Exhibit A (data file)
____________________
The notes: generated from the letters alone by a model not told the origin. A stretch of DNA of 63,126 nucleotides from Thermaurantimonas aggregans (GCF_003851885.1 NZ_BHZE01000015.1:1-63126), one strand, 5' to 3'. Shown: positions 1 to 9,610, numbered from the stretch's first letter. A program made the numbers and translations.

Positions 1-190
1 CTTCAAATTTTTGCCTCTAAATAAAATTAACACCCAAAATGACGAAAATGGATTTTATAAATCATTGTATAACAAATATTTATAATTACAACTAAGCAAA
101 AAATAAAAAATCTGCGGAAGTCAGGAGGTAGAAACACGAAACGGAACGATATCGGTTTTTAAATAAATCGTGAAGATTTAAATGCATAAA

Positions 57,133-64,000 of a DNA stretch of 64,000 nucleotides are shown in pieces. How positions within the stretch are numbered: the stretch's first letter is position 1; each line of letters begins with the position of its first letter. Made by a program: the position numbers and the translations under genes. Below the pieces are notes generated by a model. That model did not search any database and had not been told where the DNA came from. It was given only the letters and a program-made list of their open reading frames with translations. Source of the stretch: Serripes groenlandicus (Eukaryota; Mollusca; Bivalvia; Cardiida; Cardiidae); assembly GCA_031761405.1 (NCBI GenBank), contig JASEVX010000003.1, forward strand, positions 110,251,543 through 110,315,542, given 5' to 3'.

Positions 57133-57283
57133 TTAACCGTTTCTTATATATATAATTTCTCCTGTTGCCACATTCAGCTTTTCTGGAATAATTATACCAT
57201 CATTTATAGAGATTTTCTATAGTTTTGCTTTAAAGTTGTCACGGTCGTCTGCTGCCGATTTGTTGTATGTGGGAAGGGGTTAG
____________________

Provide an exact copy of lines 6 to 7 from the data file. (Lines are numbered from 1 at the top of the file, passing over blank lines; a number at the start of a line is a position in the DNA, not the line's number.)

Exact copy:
Positions 57133-57283
57133 TTAACCGTTTCTTATATATATAATTTCTCCTGTTGCCACATTCAGCTTTTCTGGAATAATTATACCAT